Preparing the retreat was profoundly enriching for me.  As I delved more deeply into the roots of the charism to which I have vowed my life, my own understanding of my call deepened and expanded.  How did the charism of Charity come about?  And what does that mean today?

Our retreat group, celebrating 400 years of Charity
Four hundred years ago, in January of 1617, St. Vincent de Paul experienced a conversion moment that would drive the course of the rest of his life.  In the northern French town Folleville, he heard a confession at the bedside of a dying peasant who had lived a life of loneliness and pain.  Vincent’s heart moved within him as he received the man’s suffering. He realized that this man never, in his whole life, had experienced God’s powerful love for him through another person.  And he realized that many on the margins were equally spiritually abandoned.

Vincent’s mission materialized: to bring divine love to all.  The mission overcame him with beautiful urgency. He knew he must spend every day of his life trying to make sure that no one would go without the love of God.  He felt especially urged to the margins, to those people who were poor, excluded, and oppressed. He felt called to enter into relationship with them and to align his worldview with theirs.  He felt called to make love visible through service.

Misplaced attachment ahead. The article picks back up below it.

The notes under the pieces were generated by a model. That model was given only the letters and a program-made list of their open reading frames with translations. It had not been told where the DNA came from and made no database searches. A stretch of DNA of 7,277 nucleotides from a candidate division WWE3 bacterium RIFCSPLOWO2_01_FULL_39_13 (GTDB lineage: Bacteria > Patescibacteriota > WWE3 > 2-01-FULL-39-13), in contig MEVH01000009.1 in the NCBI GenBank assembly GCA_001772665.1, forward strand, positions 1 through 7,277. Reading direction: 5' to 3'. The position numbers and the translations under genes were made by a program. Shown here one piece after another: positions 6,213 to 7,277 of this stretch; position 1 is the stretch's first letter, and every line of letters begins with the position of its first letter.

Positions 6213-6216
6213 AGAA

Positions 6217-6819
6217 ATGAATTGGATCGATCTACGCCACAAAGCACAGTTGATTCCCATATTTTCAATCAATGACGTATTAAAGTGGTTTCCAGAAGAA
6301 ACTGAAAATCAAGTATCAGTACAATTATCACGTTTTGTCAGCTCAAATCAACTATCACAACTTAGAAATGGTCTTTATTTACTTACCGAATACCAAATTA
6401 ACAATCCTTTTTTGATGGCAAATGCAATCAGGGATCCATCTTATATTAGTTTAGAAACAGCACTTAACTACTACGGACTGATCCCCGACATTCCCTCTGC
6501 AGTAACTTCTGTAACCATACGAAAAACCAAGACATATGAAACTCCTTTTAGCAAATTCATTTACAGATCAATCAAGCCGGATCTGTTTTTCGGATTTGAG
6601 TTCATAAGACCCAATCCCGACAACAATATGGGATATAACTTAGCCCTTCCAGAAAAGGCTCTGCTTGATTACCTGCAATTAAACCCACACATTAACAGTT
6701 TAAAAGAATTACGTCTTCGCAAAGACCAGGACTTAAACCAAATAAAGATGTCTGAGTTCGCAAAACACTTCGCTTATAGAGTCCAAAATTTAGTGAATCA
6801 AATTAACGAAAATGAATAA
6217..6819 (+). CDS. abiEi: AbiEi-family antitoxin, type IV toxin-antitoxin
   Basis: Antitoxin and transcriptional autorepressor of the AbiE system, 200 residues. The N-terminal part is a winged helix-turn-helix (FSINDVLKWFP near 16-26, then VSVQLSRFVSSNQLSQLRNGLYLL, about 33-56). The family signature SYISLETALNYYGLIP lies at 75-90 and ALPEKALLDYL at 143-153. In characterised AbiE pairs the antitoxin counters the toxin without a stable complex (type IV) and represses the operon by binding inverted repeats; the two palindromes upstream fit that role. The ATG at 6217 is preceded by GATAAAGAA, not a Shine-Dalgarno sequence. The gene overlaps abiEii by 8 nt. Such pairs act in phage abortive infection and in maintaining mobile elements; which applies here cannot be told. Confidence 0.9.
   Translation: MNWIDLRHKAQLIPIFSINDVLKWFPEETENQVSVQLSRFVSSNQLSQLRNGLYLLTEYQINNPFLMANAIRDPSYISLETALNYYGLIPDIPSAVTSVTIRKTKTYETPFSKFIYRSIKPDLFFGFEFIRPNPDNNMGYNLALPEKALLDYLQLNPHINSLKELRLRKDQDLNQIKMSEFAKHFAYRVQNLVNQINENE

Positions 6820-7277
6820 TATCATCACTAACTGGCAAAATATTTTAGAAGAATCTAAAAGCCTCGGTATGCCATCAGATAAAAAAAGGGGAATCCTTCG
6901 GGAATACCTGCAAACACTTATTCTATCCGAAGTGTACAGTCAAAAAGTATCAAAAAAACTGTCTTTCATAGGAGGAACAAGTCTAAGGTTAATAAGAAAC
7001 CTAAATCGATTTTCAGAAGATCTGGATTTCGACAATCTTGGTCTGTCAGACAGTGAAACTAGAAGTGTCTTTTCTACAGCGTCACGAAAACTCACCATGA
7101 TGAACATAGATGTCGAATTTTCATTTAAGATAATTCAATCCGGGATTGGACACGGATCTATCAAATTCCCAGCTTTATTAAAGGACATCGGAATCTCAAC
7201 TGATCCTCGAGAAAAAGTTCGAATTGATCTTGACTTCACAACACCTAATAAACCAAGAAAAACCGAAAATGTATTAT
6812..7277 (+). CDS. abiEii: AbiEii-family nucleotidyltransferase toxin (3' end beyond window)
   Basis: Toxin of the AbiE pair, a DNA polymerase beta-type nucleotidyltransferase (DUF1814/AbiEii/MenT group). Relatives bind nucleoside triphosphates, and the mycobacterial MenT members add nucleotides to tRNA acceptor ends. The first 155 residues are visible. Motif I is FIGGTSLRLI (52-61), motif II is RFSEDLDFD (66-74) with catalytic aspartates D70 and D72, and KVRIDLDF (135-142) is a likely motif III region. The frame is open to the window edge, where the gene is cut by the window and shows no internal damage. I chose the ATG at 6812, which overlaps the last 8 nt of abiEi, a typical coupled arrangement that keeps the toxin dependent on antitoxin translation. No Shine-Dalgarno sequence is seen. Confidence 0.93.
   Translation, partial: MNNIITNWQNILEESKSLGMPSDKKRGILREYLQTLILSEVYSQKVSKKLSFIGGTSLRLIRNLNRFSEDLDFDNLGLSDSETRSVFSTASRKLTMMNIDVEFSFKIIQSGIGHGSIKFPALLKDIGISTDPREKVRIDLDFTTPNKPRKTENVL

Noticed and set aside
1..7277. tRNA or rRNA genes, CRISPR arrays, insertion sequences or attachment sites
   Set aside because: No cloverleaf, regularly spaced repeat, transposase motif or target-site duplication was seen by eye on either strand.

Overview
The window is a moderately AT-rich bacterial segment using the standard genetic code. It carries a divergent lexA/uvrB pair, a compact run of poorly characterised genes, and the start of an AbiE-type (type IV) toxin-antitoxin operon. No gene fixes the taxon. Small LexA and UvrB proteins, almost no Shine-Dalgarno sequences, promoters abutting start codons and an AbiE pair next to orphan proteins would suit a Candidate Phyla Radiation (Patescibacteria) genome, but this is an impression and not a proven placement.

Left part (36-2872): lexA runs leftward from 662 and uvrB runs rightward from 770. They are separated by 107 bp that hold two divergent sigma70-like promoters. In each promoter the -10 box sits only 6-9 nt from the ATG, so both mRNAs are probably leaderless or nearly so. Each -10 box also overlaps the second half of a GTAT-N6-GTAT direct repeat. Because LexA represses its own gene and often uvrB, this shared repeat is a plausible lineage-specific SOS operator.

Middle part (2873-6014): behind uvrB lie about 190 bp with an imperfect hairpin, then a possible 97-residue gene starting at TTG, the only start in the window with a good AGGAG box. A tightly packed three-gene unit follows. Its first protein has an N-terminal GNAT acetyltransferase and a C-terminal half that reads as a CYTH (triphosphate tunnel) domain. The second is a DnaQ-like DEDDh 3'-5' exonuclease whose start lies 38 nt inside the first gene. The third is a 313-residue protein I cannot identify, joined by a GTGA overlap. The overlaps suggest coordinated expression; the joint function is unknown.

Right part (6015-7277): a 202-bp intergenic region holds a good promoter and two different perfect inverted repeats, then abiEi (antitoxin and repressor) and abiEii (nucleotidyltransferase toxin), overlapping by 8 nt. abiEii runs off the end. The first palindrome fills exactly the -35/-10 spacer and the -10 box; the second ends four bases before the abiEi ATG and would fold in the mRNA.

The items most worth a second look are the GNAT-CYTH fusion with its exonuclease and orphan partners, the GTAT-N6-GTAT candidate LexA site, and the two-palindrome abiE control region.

Vincent said, “…Let us love God, but let it be with the strength of our arms and the sweat of our brow.”  This mission tugs at my heartstrings.  I am called to make God’s love visible, concrete, tangible.  In my encounters, do I embody love?  Do I feel the same urgency that Vincent felt?

August of 1617 brought the second part of Vincent’s conversion.  This month 400 hundred years ago in Chatillon-les-Dombes, France, he became aware of a peasant family who was dying of hunger.  He preached an impassioned sermon begging for action on behalf of the family.  The whole town responded with great generosity, and the family had enough food for a few days.  Vincent was touched by the outpouring, but he was also troubled.  What would happen when the food ran out?